BRISTOL, UK—Over 500 people from as far as Manchester and Plymouth filled a Bristol temple to pay their respects to a prominent and well-loved Sikh, who died, aged 67.
Mukhtyar Singh was a voice of Bristol’s Sikh community, and one of the founders of the Bristol Sikh Temple in Fishponds Road.
His son, Kam Bhakerd, 46, told the Post: “He was a highly regarded, prominent Sikh, living in Bristol since 1955. As a father he was a great leader and an excellent influence on the ways of the righteous Sikh life.”
“He didn’t just talk the talk but he walked the walk,” he added.
Mukhtyar was born on June 15, 1948. His family were from Pakistan but moved to Gwalior, India, during the separation of Pakistan and India in 1947.
In 1955, he moved to the UK with his mother and younger brother. He went to St George Grammar School and worked in the engineering industries once he had finished his education.
Bikram Jit Singh Khalsa, the assistant general secretary of the Bristol Sikh Temple, and a nephew of Mukhtyar, said: “It is a very sombre time at the moment. He was one of the very few baptised Sikhs in Bristol.
“He was a scholar and he was very attached to the Gurdwara [temple].
“He was very well thought of and he stood up for the Sikh community,” he added.
Mukhtyar became an Amritdhari Sikh in the 1970s with his mother by his side.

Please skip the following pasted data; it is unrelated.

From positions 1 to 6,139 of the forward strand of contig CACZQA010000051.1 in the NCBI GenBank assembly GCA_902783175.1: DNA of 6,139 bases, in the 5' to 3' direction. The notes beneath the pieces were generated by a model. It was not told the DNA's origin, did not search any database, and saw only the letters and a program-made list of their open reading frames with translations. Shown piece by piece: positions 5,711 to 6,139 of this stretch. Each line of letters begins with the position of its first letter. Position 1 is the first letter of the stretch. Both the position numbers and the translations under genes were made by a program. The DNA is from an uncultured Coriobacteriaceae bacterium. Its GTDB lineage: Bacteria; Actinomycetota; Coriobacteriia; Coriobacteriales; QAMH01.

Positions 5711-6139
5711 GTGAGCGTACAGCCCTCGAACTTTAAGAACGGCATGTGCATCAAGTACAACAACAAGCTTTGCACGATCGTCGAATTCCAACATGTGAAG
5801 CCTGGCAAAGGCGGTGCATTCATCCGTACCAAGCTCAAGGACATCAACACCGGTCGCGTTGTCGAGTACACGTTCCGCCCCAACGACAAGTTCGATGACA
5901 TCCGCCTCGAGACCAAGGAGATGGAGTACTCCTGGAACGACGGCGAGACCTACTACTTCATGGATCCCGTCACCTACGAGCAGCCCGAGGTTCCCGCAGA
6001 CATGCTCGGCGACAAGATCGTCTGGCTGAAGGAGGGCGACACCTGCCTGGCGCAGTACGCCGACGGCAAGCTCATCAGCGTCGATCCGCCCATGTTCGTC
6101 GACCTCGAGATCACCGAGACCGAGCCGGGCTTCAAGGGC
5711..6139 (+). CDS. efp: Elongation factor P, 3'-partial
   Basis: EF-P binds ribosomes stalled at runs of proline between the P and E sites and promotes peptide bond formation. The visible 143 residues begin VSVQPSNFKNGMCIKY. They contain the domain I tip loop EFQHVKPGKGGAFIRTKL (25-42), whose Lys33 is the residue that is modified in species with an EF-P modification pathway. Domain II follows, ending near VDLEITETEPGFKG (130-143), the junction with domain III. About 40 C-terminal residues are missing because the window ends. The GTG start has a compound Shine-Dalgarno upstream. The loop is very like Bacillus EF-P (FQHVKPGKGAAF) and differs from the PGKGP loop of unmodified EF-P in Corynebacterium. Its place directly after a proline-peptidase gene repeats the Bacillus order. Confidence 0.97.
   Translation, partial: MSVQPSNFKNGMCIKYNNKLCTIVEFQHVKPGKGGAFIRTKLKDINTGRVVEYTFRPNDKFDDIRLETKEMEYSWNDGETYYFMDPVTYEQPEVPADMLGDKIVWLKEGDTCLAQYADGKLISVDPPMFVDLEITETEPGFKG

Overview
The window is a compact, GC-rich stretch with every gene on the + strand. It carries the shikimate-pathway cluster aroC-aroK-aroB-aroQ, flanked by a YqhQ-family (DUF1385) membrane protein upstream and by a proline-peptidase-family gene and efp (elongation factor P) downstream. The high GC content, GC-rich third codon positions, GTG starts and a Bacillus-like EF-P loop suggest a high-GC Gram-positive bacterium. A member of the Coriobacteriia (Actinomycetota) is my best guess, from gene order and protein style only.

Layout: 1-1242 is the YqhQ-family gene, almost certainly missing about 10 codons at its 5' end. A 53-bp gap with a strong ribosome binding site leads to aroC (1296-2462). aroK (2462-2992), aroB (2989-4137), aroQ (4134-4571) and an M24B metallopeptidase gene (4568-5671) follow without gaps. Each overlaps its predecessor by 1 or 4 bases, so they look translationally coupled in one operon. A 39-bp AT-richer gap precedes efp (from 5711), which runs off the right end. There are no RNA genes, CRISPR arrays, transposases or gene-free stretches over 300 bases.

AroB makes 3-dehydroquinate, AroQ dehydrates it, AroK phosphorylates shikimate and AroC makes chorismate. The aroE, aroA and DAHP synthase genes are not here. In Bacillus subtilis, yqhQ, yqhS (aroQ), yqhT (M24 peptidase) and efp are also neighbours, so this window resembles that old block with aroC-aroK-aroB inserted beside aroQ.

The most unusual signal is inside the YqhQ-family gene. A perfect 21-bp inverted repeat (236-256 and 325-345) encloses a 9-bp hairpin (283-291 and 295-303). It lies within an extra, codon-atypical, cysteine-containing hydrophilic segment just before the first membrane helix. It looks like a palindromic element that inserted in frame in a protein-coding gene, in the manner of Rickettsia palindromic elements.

It was after this baptism that he played an active role in the Sikh community.
He set up the charitable organisation Khalsa Heritage Trust and gave lectures at the temple and at schools in the city.
He was also a prison chaplain for Sikh prisoners in the south west and a founding organiser of the Bristol Vasaikhi Mela – a huge Sikh festival that takes place annually in Bristol.
Described as a mediator by his fellow Sikhs, one important incident which demonstrated his hard work for the Bristol Sikh community was last year when a taxi driver had his turban set on fire.
The woman who carried out the religiously-aggravated crime was issued only a caution by the police until a campaign was launched – with the help of Mukhtyar – to urge the police to reexamine the way the case was dealt with. She was eventually taken to court and fined.
The senior project officer for charity Stand Against Racism and Inequality, Bilbir Panesar-Sari, was the case worker for the incident. The charity helped support the campaign.
He described Mukhtyar as someone who “diffused tension between communities in Bristol.”
He added: “If we ever needed any information referencing the Sikh community in Bristol, he was the one to go for advice.”
Mukhtyar spent most of his working life as a transport manager for the Royal Mail. He retired in 2001.
Mukhtyar died on September 18 due to heart failure.
The vice president of the Sikh Temple Easton, in Chelsea Road, was also at the Bristol Sikh Temple to pay his respects.
Tarlochan Singh Bahra, 66, told the Post: “He was a spokesman for the Sikh community and a very good orator.
“Whatever the issue was, he had the knowledge and he believed thoroughly in equality.”
A tribute read at the Westerleigh Crematorium by his son, Kam, said:
“As a father, he taught us about our faith, to be brave, to take responsibility for our actions, and to help other as much as possible.
“He was a man of vast and varied life experience and knowledge, which meant we could talk to him about anything.”
“He leaves behind a flourishing family that will never forget his ethics and reason for his being.”